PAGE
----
CYCLE register in PRU

I have seen in several places including the AM335 TRM that the PRU cycle register does not wrap. I am very surprised, as having a clock that wraps around is the basis for how other low level processors handle scheduling myriad events of varying frequencies.

In those processors, for each event that you want to schedule, you take the current clock setting and add however much time (except in cycles) that you want the event to occur. Then each event (or thread) watches that clock to see if the threshold has been passed. It doesn’t matter that the clock wraps, because you are just checking that you have indeed recently passed the threshold (subtracting the current clock from the scheduled results in a ‘positive’ number, or one less than U32/2.

I currently have a relatively complex scheduler programmed that I use to simulate crank/cam signals, with the crank pulses able to be crank domain or time domain, but I do this by creating my own clock, by keeping a register to which I add the appropriate number of cycles that were just required for each branch in the code. This is successful, but very tedious and messy. It also means that it must be written in assembly rather than C as you would otherwise not be able to guarantee that you are adding the correct number of cycles.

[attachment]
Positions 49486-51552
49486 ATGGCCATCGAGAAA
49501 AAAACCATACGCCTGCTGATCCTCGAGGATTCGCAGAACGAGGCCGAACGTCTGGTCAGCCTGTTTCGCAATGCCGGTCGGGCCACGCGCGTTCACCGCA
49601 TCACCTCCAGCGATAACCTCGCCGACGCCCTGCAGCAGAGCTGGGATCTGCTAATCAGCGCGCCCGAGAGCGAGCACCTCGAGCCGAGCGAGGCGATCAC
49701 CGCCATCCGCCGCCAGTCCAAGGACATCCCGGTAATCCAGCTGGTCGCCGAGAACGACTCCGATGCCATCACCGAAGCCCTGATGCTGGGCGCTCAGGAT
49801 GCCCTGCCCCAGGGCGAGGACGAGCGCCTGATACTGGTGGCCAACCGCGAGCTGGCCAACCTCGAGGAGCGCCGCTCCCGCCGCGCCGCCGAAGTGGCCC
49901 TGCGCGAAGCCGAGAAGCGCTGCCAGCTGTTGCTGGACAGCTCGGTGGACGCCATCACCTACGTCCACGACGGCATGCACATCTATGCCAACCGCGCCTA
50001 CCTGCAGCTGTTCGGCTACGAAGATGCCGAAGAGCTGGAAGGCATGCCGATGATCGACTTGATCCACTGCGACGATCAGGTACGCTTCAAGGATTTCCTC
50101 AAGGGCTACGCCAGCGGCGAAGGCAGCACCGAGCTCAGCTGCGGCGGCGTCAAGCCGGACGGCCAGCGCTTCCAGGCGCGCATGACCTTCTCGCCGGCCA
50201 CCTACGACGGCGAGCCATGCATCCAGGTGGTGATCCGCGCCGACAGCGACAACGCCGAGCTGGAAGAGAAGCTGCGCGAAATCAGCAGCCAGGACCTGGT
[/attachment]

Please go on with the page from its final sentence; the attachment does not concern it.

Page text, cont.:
Are there other solutions that anyone knows of? Or is there a way to force CYCLE to wrap?

Thanks so much, Alan

don’t know for sure, but wouldn’t it be documented?

not knowing how complex your scheduler is, this is difficult to know. BUT … here is the mechanism for a scheduler that I wrote (clpru asm) for micosecond timing issues:

step 0) … set up pwm signal at 20% duty cycle, 1 microsecond duration

  1. feed pwm signal into pruin pin
  2. segment code into pieces that run in < 1 microsecond (~200 instructions)
  3. at end of segment, wait for pwm signal to go high,
    3a) increment register
    3b) execute segment
  4. repeat step 3

if segments are TOO small and run in less than 200 nanoseconds, reduce the duty cycle of the pwm signal…

use an oscilloscope to VERIFY that your code segments execute in less than 1usd

this works well for me when using hc-sr04 ultrasonic sensors that require microsecond timing to be accurate.

also when refreshing servos (20 ms), the signal must be between 1ms and 2ms… if this is not accurate, the servo will vibrate / shudder / shake.

this mechanism allows me to run multiple machines / devices ( easily 4 servo’s and 2 hc-sr04 ) simultaneously… there is no need to block and wait as the GP register is kicked by the pwm signal, and wraps without warning or complaint.

beating a dead horse example: after refreshing a servo, set a gp register to 20000 ( or 20 * 1024 if you prefer a joyless life ) … for every pwm high, decrement this register. when register == 0 … do the refresh again.

I’ve also used the IEP timer ( 4.4.3 TRM ) … but this only works if not using the ethernet port. This solution is very close to the cycle register as it runs @200Mhz… the same speed as the cycle register as I understand it.

good luck!